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Make sure the product is what your customer needs

This seems obvious, but all too often companies are pushing their products towards any prospect rather than pulling them in. They feel like casting a big net to fill their baskets will work wonders and that this will reap rewards. Granted, the more prospects, the more leads, the more potential closes. But how many of those prospects actually need or can use your product? Don’t just get a list of prospects, shoot aimlessly from the hip, and start calling them to sell the next productivity tech. Be tactical, do research, do your homework. Find out what that prospects current internal business process is. You must deep dive and uncover not just their highest value need, but also see if your technology can help them and if they have the capabilities to use it. You don’t want to be giving someone software that runs on the cloud when they don’t even have internet access. Think of this as one of your number one rules; be customer-centric. If they don’t need it, don’t push for it. If you find out they actually need a way to train their staff through tech, then recommend if you know someone—this will go a long way. This person will remember you forever as the guy who gave great advice, and when he comes across someone in his circle who needs the product you have, then you’ll likely get a referral.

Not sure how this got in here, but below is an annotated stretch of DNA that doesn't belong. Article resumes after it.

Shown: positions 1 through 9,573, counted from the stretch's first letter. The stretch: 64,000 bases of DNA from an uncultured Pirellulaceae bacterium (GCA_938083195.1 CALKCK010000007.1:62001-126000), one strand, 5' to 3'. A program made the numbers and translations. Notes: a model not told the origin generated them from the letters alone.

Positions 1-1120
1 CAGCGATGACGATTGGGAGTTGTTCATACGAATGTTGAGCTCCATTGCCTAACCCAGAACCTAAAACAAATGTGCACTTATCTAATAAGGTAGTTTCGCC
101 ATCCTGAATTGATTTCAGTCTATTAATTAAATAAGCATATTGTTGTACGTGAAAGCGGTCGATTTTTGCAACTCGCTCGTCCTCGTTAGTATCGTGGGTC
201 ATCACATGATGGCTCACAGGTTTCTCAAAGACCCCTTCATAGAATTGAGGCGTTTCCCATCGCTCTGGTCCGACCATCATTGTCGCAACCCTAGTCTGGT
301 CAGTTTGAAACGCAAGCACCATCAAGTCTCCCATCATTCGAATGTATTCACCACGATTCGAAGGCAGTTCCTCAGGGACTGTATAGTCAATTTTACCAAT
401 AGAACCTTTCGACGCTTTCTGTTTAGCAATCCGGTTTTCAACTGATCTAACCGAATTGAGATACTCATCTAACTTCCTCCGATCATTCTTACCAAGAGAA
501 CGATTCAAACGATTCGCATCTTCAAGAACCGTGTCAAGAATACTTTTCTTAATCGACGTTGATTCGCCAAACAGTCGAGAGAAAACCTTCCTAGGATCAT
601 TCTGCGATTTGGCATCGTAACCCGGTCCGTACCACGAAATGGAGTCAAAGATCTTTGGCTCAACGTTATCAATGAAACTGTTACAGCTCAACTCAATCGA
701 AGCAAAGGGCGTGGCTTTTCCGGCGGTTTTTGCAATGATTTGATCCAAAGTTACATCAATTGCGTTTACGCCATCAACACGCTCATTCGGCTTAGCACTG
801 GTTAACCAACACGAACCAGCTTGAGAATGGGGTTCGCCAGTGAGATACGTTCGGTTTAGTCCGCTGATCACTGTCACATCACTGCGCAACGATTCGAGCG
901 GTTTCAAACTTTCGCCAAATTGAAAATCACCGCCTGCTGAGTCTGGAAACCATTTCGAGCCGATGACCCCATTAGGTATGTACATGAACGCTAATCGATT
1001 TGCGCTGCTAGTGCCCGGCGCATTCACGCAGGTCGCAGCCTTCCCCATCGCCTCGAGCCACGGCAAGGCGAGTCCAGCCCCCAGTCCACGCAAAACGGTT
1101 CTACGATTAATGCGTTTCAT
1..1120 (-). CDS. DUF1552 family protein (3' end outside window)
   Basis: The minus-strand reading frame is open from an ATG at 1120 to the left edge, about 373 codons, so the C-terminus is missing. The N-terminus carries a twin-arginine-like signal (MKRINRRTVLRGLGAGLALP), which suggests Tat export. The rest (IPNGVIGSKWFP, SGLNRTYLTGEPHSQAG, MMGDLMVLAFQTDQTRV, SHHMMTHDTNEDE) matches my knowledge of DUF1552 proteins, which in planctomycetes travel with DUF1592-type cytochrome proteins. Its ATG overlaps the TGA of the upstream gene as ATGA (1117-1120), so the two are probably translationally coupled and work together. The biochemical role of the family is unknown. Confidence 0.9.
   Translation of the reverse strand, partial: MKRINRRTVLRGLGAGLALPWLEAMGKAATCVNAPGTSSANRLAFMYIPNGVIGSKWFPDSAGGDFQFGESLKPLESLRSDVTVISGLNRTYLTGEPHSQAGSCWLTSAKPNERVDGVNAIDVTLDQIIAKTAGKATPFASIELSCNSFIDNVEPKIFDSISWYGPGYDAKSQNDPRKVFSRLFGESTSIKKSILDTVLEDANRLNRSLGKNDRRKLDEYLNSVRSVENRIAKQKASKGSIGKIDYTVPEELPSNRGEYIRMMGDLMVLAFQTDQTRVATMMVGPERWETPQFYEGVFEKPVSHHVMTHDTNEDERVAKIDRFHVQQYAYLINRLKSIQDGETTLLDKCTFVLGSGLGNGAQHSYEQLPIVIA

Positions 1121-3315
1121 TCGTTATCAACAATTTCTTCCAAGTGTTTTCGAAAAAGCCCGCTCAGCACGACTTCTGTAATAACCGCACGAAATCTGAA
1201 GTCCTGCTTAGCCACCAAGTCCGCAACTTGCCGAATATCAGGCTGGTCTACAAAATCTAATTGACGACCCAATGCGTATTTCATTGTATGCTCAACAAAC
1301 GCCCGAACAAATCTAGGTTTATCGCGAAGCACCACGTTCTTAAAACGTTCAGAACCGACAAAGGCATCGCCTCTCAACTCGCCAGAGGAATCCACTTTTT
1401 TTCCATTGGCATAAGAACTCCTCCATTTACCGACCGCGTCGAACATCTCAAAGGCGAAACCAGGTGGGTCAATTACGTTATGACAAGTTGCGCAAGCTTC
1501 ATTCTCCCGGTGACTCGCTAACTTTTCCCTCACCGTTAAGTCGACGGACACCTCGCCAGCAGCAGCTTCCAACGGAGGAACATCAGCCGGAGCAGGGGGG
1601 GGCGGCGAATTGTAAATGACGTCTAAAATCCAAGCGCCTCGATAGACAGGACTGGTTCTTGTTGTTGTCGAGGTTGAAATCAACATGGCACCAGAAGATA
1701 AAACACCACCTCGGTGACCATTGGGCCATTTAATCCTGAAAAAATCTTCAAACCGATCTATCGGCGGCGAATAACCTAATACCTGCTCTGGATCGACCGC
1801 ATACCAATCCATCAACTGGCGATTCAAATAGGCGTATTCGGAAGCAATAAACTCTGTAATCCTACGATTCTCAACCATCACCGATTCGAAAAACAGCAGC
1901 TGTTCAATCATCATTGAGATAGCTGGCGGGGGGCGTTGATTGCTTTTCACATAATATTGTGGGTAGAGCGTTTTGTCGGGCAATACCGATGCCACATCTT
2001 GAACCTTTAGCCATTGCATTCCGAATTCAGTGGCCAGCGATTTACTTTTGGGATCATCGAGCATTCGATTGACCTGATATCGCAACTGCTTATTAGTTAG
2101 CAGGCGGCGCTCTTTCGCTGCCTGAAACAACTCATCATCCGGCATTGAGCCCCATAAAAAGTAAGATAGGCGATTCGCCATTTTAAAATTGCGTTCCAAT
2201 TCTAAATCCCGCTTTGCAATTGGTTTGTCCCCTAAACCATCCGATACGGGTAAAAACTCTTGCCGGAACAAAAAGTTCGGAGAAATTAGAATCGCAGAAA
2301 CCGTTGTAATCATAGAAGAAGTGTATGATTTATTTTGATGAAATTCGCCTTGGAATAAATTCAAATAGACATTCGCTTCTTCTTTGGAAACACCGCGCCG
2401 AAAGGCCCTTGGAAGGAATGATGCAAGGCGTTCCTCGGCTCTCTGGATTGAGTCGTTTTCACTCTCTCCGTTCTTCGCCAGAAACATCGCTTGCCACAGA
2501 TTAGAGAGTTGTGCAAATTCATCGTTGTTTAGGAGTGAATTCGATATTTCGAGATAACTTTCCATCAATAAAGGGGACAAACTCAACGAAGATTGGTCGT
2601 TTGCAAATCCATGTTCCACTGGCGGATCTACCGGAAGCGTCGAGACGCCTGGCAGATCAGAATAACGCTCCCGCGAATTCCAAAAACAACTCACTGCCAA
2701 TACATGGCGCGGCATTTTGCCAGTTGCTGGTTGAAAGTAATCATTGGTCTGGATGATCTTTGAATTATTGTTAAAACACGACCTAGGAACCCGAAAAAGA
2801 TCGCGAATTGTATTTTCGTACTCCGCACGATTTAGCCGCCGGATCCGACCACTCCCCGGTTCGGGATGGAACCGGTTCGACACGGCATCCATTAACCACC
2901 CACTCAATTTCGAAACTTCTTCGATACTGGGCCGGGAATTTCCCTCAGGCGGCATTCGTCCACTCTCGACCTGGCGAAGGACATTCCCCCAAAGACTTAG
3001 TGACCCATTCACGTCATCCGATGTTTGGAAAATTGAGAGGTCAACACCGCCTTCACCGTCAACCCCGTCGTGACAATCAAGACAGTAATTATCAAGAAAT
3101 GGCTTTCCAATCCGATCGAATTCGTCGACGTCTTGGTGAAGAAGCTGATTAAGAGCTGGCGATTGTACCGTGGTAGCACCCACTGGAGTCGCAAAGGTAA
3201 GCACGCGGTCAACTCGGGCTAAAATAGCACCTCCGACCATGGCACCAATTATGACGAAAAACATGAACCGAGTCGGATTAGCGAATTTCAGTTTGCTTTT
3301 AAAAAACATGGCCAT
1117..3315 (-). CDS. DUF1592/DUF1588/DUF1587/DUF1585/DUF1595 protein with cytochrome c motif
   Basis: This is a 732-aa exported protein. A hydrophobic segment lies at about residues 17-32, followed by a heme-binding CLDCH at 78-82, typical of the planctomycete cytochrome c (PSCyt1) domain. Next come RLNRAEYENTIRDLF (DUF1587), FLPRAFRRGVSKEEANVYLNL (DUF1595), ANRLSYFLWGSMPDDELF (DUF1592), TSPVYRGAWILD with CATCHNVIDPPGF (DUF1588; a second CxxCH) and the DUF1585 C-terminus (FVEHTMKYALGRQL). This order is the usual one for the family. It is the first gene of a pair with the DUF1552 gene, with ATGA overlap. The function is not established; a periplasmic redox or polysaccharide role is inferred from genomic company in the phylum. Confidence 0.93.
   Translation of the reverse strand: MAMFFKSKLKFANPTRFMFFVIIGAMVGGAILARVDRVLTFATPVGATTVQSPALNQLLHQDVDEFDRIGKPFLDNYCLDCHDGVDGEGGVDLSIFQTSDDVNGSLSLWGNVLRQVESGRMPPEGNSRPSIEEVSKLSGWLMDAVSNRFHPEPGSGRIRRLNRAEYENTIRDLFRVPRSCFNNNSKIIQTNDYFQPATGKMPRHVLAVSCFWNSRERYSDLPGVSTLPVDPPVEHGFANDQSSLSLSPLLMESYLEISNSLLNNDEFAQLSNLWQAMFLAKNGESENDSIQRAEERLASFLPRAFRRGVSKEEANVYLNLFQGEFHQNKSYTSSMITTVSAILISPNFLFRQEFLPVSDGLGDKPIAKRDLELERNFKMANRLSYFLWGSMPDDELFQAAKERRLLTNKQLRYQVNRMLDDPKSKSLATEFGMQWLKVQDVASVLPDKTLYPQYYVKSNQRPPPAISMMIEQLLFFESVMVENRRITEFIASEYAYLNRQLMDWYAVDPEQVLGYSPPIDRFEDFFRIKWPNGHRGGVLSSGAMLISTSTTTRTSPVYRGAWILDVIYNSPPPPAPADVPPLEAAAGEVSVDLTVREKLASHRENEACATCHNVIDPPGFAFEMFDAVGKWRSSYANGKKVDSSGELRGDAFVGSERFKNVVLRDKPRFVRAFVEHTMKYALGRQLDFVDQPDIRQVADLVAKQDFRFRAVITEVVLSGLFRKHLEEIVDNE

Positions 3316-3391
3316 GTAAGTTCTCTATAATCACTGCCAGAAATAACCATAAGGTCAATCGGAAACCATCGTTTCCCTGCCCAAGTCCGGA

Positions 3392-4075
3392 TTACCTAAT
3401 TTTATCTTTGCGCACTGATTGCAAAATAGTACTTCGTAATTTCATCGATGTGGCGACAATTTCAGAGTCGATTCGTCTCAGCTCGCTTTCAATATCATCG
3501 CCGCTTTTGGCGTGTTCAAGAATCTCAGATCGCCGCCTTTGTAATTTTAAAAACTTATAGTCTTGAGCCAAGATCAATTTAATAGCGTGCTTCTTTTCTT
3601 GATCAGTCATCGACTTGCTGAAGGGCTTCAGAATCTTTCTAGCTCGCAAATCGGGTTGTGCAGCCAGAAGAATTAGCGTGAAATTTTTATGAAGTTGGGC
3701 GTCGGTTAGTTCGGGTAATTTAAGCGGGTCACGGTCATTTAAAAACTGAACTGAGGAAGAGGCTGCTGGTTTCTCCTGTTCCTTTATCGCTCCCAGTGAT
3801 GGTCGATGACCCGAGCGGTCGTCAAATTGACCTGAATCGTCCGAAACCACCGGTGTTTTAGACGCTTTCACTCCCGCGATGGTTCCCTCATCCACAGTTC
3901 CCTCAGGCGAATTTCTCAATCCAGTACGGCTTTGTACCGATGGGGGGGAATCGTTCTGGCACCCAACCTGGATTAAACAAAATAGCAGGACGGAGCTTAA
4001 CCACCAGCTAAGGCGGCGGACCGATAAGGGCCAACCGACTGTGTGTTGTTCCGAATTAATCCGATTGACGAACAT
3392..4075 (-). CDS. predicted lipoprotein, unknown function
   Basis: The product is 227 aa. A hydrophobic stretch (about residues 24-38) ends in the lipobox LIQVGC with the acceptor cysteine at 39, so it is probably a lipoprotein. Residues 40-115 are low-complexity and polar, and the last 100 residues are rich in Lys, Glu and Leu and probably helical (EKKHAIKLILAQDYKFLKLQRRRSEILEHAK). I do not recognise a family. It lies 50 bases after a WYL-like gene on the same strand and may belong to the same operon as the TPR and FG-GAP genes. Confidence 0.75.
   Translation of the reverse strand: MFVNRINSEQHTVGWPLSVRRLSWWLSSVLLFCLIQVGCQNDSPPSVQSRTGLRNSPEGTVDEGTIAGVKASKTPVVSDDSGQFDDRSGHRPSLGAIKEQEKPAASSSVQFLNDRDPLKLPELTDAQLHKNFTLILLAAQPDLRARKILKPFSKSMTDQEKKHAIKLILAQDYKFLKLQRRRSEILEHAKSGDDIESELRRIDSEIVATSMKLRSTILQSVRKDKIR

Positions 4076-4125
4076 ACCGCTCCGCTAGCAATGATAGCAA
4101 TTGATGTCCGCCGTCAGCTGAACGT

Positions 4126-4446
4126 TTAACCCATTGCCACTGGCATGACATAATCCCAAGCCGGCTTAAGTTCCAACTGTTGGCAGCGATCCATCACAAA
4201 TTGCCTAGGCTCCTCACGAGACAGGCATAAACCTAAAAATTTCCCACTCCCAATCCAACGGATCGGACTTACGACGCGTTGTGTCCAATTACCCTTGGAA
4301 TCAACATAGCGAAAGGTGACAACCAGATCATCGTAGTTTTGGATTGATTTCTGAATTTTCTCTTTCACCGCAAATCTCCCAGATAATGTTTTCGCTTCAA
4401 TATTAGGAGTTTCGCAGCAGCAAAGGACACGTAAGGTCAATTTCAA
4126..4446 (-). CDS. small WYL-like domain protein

Don’t sell technology

You’re probably thinking what the… what do you mean? No one buys a light bulb for the light bulb, you buy it to give light, to save yourself from living in conditions similar to the dark ages. Similarly, if you’re selling payroll software in the Philippines, you should be selling them a benefit like the hours saved that they’ll be getting when running payroll through an automated system. You want to sell solutions and the value benefit of the product, not the product itself. So you don’t have to only understand your product, but you have to understand your customers highest value need as well—and then you position the benefits of that product towards their HVN, which will come from your research and understanding your customer.

Speak their language, not yours

One of the number one rules in any sales position is to gain people's trust. You will not get that sale, or get to the right people in any company, if you don’t gain their trust. One of the most common mistakes for people in sales tech is that they don’t understand you. Words such as SaaS or Cloud will not be completely understood by the majority of your first contacts. More often than not, your initial touch point may be an assistant or rank-and-file employee. Even the decision-maker may not know all the specific technicalities that your product has. Similar to the last point, don’t just go through a list of product features without helping them understand how that will actually benefit them or be of value. Don’t speak your tech-jargon, they will just start getting red flags and you will just lose that sale. If your lead calls the HRIS system a Human Research Intelligent System, then don’t correct them and say it actually stands for Human Resource—that will not only create awkward tension, but that lead will most likely lose their trust in you. Always try to be on their language level and keep it as simple as possible, don't forget you're selling them the value and benefit of the product not the features.

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